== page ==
Australian occupational list (ANZSCO) updated

On 23 November 2021, the Australian Bureau of Statistics published changes to the Australian Occupational List (ANZSCO). As a result, a number of jobs and job categories have been changed or removed.

What is New

The new edition of the Australian and New Zealand Standard Classification of Occupations (ANZSCO), or the occupational list, is limited to a number of targeted updates of occupations. This relates mainly to the following sectors:

  • Agriculture, Forestry and Fishing;
  • Cybersecurity;
  • Naval ship building;
  • And emerging occupations identified by the National Skill Commission.

The above areas are based on priority sectors for the Australian labour market. They have been chosen primarily to test a new approach to updating the occupations list (ANZSCO). This update is therefore a first step towards a larger programme of updating the occupational list. It is expected that other sectors will be addressed as a priority in future updates.

This update relates only to the Australian labour market. Changes in the labour market in New Zealand have therefore not been taken into account.

Various types of changes

Various types of changes are implemented, and combinations of these are also possible. Below you find an overview:

Alternative title(s) revised
Alternative Title(s) revised refers to the situation where new Alternative titles are added, or existing ones are deleted. An example is the addition (deletion) of “Urban Forester” as an Alternative Title for 362212 – Arborist.

Lead statement revised
Lead Statement revised refers to the situation where the lead statement of an occupation is modified. An example is the addition of “for forestry conservation and production purposes” to the lead statement of 721112 – Logging Plant Operator to provide additional precision regarding this occupation.

Tasks revised
Tasks revised refers to the situation where the task list (at the Unit group level) has been amended. An example of this is the addition of “installing, testing and commissioning solar photo voltaic (PV) power generation systems” in the task list for Unit group 3111, Electricians.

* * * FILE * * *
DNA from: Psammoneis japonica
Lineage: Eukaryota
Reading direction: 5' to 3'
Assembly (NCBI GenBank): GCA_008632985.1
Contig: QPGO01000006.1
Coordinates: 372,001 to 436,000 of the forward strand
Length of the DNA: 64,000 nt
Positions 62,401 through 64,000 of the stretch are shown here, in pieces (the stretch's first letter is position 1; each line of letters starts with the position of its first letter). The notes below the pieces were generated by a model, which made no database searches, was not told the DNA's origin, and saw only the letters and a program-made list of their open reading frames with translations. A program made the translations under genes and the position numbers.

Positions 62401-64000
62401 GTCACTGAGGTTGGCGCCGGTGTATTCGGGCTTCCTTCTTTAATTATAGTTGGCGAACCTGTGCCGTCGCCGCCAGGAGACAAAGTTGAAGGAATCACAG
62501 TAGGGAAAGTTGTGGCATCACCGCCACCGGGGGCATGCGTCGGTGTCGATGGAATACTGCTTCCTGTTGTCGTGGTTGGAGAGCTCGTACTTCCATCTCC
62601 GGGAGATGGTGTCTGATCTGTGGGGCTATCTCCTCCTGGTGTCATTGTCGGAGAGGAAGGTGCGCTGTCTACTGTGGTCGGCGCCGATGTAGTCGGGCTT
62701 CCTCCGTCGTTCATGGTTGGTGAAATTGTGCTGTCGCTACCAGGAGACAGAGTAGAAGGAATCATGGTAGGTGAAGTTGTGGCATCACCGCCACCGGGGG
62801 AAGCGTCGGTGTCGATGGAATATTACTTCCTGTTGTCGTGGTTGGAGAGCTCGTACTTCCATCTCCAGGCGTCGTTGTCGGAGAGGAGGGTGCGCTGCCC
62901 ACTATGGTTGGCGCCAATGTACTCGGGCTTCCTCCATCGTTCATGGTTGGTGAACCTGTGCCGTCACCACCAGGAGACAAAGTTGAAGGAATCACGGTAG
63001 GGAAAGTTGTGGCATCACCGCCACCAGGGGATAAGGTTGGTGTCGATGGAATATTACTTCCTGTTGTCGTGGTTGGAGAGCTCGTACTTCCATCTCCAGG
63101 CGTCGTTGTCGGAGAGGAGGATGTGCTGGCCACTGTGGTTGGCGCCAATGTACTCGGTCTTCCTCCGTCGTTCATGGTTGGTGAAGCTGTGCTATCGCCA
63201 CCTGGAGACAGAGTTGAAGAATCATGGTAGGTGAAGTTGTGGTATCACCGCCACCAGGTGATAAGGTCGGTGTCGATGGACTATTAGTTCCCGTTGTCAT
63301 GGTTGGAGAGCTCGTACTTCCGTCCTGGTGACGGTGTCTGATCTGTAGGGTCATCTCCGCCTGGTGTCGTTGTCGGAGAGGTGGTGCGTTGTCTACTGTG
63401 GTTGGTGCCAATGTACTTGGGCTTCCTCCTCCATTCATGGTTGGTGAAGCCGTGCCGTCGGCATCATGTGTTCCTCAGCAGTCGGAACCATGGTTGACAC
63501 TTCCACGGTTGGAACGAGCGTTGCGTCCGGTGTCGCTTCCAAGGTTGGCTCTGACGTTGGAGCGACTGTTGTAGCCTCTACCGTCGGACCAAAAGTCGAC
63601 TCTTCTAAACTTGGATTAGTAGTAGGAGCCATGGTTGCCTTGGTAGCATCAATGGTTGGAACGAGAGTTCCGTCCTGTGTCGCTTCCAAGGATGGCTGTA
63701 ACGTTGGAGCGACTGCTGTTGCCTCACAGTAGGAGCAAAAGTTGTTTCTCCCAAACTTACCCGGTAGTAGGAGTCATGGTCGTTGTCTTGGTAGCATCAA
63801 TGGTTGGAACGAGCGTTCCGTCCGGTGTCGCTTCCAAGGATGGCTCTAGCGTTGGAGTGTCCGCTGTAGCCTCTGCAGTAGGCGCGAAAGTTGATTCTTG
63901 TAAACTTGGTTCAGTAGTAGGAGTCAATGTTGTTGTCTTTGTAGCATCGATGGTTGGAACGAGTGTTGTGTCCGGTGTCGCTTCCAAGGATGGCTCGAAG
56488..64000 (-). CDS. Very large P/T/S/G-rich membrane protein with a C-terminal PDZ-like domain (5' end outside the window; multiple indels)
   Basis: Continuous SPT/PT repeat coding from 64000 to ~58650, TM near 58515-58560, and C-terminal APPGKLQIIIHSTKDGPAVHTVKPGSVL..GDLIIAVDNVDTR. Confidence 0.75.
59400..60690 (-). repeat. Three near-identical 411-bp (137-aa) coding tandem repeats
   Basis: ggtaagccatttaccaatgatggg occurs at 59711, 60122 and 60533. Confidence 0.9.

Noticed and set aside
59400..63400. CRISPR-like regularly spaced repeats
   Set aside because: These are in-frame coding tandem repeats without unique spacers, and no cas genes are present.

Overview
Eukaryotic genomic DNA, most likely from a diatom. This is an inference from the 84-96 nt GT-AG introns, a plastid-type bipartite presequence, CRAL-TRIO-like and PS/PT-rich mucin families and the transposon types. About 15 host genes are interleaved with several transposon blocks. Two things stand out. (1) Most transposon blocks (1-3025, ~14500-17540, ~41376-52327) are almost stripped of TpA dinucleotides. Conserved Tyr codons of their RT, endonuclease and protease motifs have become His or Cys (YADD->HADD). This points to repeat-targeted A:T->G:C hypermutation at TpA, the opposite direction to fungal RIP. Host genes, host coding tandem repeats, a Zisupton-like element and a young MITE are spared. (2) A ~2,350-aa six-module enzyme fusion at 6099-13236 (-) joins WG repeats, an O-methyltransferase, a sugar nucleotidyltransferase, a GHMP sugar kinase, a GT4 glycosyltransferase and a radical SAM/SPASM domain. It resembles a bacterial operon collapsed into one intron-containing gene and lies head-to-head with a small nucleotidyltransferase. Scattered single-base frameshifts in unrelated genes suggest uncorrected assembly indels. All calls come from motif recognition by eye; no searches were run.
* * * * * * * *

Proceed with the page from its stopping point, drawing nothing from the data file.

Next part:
Moved to another Unit Group, code retired
Moved to another Unit Group; code retired refers to the situation where the occupation’s Unit Group has changed. An example is the reclassification of 361211 – Shearers from ANZSCO Version 1.3 Unit Group 3611 to 2021 Australian Update Unit Group 3633.

Moved from old Unit Group, code created
Moved from another Unit Group; code created refers to the same situation as point 5 above, and appears next to the new occupation code. For the example of Shearers, it will appear next to the new code 363311.

Category addedd
Category added refers to a newly created occupation code in the 2021 Australian Update. These codes are not present in previous versions of ANZSCO.

Category deleted and code retired
Category deleted and code retired Refers to occupations that are no longer included in the classification. In many cases this is due to the creation of two or more new occupations from an existing occupation. In this instance, the original occupation is deleted and the code retired.

NEC occupation list revised
NEC occupation list revised refers to the situation where the set of occupations contained with a nec occupation are revised. An example is the removal of “Aerospace Draftsperson” from 312999 – Building and Engineering Technicians nec.

Category title revised
Category Title revised refers to the situation where the occupation’s title has been modified to clarify its definition. An example is the change for 311111 – Quarantine Officer to Biosecurity Officer.

Specialisation(s) revised refers to the situation where new Specialisations have been included or deleted. Examples are the addition of “Solar Installer” and the removal of Heavy Coil Winder as specialisations from 341111 – Electrician (General).

For a complete overview of all changes, click on the button below.

Occupations not yet available for skilled migration

The previous ANZSCO catalogue is still current. This means that the Department of Home Affairs has not yet accepted any of these changes for Skilled Migration purposes. But since the update was broadly requested by professional bodies, industries and other parties, a new occupation list for migration purposes and the Legislative Instruments may come up.